Tuesday, March 20, 2012

Stages of Writerhood: I want to DO this!

Fresh from Spring Break in the SF Bay Area where time with family and friends helped recharge my battery, I figure now is as good a time as any to start a new weekly blog theme I've been thinking about for some time. Welcome to Stages of Writerhood, in which I'll talk about some of the typical (and maybe not-so-typical) stages folks go through during that process of becoming a Writer with a capital 'W.'

So, I can't pinpoint the exact moment I knew I wanted to be a writer. I do remember my Squash poem ("I used to squish my squash/Now I squash my squash") and Whale Love Story from elementary school earning praise from my teachers, and I do remember proudly showing stories to my parents (who always looked appropriately astonished - even when the stories were undoubtedly less-than-astonishing).

I'm pretty sure, though, that it may have been reading great books that made me want to be a writer - even more so than early praise for my own creations. I was a fairly voracious reader right from the start - ever since I read The Little Engine that Could independently. Horse stories were (natch) always favorites, as were most animal-related stories (Charlotte's Web, Where the Red Fern Grows, The Rain-Cloud Pony, The Yearling, etc.). I read Jim Kjelgaard's Big Red in the third or fourth grade, and I was pretty psyched when I discovered that it was published by Holiday House (the oldest children's book publisher in the country, which will be publishing MY book - BRIANNA ON THE BRINK - next year)!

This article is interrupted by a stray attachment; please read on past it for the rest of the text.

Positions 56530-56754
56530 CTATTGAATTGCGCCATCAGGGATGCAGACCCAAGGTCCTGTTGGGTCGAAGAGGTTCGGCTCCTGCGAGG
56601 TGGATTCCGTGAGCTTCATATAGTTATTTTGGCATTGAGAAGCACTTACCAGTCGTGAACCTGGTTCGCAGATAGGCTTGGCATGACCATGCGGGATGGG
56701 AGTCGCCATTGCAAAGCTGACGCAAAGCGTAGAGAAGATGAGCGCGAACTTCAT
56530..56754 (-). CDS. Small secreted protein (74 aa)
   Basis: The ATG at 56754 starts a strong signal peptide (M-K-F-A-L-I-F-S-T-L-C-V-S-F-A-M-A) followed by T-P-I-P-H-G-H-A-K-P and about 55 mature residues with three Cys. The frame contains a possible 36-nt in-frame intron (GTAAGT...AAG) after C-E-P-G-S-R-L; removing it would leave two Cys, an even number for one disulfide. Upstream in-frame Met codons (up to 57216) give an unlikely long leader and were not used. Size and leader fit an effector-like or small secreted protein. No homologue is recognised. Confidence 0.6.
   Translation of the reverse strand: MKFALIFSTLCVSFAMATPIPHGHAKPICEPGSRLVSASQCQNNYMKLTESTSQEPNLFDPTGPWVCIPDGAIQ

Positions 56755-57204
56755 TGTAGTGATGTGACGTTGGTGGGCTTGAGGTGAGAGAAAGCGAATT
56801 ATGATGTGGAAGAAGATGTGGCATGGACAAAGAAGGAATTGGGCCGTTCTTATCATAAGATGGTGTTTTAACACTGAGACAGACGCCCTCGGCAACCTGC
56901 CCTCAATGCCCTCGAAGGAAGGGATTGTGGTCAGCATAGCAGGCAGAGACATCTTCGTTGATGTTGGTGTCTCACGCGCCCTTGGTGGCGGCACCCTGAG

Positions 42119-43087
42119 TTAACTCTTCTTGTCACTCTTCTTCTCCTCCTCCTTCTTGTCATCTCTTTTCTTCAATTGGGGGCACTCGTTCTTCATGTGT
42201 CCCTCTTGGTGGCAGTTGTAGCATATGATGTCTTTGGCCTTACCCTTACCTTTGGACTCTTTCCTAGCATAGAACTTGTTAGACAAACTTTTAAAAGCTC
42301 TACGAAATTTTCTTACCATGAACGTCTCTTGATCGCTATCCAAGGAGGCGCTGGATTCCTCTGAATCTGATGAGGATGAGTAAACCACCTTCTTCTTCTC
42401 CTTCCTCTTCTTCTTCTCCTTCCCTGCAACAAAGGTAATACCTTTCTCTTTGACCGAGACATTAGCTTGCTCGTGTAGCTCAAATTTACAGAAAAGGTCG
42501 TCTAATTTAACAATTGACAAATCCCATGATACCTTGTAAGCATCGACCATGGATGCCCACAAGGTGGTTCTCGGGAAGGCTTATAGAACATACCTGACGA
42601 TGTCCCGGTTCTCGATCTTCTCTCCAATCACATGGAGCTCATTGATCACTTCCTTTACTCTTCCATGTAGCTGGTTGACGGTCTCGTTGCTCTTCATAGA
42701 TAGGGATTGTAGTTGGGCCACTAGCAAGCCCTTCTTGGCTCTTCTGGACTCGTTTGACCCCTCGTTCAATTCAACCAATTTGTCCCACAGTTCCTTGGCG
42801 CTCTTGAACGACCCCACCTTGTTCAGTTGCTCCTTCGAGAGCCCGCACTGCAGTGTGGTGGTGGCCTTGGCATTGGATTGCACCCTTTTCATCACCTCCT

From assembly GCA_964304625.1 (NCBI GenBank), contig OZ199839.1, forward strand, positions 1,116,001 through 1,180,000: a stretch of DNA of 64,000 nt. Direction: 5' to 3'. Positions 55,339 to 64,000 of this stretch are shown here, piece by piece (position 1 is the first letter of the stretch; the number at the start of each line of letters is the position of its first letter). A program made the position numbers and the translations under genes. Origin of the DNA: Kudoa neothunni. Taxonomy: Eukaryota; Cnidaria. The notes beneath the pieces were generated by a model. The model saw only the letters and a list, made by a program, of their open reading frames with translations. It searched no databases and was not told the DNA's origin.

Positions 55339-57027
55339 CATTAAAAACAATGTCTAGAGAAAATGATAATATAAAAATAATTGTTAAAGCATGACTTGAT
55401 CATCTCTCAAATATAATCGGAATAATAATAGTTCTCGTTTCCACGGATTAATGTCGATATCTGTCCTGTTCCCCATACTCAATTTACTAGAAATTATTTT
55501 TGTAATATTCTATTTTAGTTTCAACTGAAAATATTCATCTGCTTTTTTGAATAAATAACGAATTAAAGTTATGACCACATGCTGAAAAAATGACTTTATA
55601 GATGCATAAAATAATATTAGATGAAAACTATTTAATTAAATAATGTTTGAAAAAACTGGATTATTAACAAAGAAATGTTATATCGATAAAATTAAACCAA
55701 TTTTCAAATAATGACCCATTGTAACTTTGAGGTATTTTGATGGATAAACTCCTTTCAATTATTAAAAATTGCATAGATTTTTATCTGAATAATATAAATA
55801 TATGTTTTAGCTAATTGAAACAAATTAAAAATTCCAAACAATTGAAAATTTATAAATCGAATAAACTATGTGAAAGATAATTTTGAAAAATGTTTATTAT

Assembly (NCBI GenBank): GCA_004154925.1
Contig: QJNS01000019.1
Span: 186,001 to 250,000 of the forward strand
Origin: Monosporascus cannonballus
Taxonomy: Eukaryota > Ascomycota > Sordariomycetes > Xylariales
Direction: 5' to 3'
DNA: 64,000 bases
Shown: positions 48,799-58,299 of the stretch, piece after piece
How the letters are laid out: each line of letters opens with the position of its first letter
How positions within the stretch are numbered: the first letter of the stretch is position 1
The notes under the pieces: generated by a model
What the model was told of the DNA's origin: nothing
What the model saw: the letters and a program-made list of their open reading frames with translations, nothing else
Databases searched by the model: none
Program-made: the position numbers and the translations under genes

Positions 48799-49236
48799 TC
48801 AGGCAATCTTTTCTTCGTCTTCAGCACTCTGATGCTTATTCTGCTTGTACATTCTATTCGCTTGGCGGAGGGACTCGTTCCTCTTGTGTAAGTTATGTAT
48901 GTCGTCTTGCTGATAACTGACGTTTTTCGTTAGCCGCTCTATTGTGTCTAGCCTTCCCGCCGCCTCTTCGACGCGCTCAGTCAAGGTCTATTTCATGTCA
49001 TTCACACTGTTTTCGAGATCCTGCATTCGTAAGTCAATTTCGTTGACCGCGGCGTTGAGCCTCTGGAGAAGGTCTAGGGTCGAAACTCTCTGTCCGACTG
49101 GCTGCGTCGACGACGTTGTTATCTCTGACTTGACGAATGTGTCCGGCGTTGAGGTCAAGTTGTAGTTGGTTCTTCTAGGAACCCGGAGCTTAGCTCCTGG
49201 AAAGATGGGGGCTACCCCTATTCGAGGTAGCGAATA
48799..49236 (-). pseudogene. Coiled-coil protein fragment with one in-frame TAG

Here's the thing about reading that had such an influence on me: good books tell the truth in a way that the people and television and societal expectations surrounding us as we grow up don't always do. This was just as true when I was a kid as it is today. It's always been true. It's why the classics are classics, even if they were written hundreds or thousands of years ago. Truth is timeless, and books are a way to capture that truth and present it in a way that is relatable for people of all different eras and walks of life.

Reading what I knew to be the truth was a powerful experience for a girl growing up in 1970's and 80's America, where the sexual revolution was still fairly young and accepted female roles were still fairly set in stone. Just as there is for girls today, there was a LOT of pressure to think, look and act a certain way. And while I was lucky to be raised in a solidly middle-class family and with nature's gorgeousness all around, those things didn't protect me from all the pressure and confusion and doubt that are so often a part of adolescence. What did protect me was books - especially books featuring young girls who thought outside the box and lived their lives in ways I hadn't ever considered possible. Amelia Bedelia was an early favorite, as was Emily from the Clifford books.

Of course, it wasn't long before I moved on to Judy Blume's Blubber and Thomas Rockwell's How to Eat Fried Worms among so many other wonderful books for pre-adolescents in that very rich era of children's literature. More than anything, it was those books that planted the seeds, that made me realize those worlds had been created by actual human beings like myself. The books I read as a girl growing up in 1970's and 80's America made me think to myself (quietly at first, and then louder and louder until I was speaking it), "I want to DO this!"

I'd be interested to know from other writers what it was that made you realize you wanted to write, too!

Look for a new "Stages of Writerhood" post every Monday right here! Thanks for stopping by.

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